7 Fun Conservation Activities to Do During National Wildlife Week

By Jeff Bogle

Mar 31, 2023

Since 1938, National Wildlife Week has educated Americans on wildlife education and sustainable fishing. Here are 7 fun activities to celebrate!

National Wildlife Week may sound new, but this celebration of fish conservation, stream restoration, and water pollution prevention is 85 years old this year! That's right, a whole week of each year has been focused on wildlife education, aquatic biodiversity, and sustainable fishing since 1938.

In fact, National Wildlife Week is the National Wildlife Federation's longest-running education program! Its goal is to not only engage all Americans, young and old alike, in nature conservation and environmental protection but also to simply promote the wonders of the great outdoors through wildlife tourism, catch and release fishing, and other fun activities that anyone and everyone can enjoy.

In 2023, National Wildlife Week is scheduled for April 3-9. It is the perfect opportunity to learn about the incredible animals native to North America, the importance of habitat restoration, and how we can help animals on land and in water continue to thrive for many years to come. Here are 7 great outdoor conservation activities that celebrate wildlife!

1. Sustainable Fishing

Catch and release is the most sustainable kind of fishing. By spending quality time outdoors and on the water during National Wildlife Week, you can have fun while helping with fish conservation. Fishing, whether on a boat or by the water’s edge, is also one of the best cheap outdoor activities for spring and summer.


2. Visit Wildlife Sanctuaries

Zoos are a superb way to get up close to animals and learn about wildlife habitats, but to truly dive deep into wildlife preservation, seek out a nearby wildlife sanctuary. When it comes to wildlife tourism that can help instill the importance of nature conservation while also giving you and your kids a look at how animals really live in the wild, there’s no better place to spend a day during National Wildlife Week.

3. Habitat Restoration

When you visit your local land conservancy or trust, or nature preserve and ask about volunteer opportunities to help with habitat restoration projects, you and your family may be able to assist with crucial wetland conservation and work on protecting wildlife in your community.

4. Spend a Day at an Aquarium

From the many great aquariums in North America to fascinating sites like the Ballad Locks and Fish Ladder in Seattle, there are many opportunities to learn about water conversation, aquatic biodiversity, and fish habitats together alongside your kids during National Wildlife Week.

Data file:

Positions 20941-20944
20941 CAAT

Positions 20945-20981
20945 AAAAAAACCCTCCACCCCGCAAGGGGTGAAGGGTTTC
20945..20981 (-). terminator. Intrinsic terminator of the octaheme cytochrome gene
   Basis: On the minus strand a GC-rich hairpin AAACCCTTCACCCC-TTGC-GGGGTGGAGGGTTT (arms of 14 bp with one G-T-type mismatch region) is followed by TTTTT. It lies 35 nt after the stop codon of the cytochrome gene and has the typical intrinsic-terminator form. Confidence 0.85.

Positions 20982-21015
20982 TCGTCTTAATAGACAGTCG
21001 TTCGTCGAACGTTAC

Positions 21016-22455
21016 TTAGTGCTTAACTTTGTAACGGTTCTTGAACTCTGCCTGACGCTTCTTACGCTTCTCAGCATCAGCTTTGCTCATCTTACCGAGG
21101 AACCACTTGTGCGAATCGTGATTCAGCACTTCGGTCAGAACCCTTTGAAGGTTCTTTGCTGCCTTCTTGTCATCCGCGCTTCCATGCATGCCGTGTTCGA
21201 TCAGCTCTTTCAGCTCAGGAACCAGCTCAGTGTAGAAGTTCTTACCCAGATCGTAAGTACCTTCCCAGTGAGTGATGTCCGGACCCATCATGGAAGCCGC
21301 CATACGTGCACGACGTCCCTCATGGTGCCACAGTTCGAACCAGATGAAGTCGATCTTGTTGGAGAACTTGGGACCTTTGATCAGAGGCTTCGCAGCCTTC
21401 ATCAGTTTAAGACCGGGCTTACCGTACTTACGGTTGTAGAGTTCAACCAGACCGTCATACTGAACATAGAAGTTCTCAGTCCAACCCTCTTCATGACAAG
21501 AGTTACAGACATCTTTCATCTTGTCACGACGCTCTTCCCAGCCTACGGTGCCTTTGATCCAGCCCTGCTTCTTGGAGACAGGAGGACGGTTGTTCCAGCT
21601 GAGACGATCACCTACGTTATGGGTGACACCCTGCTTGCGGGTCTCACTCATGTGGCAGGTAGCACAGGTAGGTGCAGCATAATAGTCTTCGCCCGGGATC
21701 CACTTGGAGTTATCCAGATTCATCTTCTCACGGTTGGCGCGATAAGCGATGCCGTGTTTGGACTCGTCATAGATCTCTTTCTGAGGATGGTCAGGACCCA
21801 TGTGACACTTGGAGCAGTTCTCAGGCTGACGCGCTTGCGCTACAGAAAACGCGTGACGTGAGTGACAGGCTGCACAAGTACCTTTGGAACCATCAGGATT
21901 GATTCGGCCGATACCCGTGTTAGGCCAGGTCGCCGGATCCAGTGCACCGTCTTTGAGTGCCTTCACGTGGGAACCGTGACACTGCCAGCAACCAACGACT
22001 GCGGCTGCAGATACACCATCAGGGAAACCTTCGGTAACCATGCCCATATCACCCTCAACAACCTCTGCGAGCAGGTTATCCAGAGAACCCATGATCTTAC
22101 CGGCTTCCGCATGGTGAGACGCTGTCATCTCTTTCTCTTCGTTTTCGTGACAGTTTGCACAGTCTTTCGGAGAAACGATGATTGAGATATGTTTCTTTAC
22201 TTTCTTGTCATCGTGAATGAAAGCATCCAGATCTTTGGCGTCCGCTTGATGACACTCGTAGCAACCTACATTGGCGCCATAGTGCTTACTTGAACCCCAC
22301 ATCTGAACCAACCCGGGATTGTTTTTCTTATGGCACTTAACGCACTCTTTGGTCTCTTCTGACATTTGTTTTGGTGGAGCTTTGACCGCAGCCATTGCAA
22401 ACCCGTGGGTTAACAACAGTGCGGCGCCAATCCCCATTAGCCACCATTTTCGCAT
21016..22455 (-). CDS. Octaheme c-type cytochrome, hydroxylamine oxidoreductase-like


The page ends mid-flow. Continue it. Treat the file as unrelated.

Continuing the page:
5. Buy Native Plants

Not only will your patio and yard benefit from the pop of color and the increase in traffic among pollinators, birds, and butterflies, but planting native plants also helps with habitat restoration and nature conservation.

6. Play Outside

It may seem simple, but the act of playing outside, in the fresh air, on the grass, among the squirrels, birds, and dragonflies will go a long way to helping to usher in the next generation of Americans who will focus on protecting wildlife. So kick a soccer ball, fly a kite, throw a Frisbee, create an obstacle course, and revel in the outside world as a family with these 6 outdoor spring activities.

7. Learn About Wildlife Migration

Maybe one of your wildlife conservation resolutions this year was to learn more about the many animals who live in and visit our country en route to their homes! There’s so much to discover because North America is home to some spectacular and fascinating wildlife migrations. From the Monarch butterflies in California to the one million Sandhill Cranes that migrate on the Platte River Valley in Nebraska (in late March and early April), hitting the library with your kids or asking Alexa to teach you about wildlife migration is a great way to celebrate National Wildlife Week.


Discover more ways you can participate in National Wildlife Week and World Wildlife Day this year!

Jeff Bogle
Jeff Bogle
Jeff is a dad of teen daughters, avid traveler, photographer, and freelance writer. He’s penned stories on family travel, outdoor recreation, the environment, parenting, and more for Fodor’s, Reader’s Digest, Parents Magazine, Good Housekeeping, PBS, and Esquire, among other publications. Find him on his blog, OWTK.com and on Instagram @OWTK. Jeff is also the publisher of the quarterly literary zine, Stanchion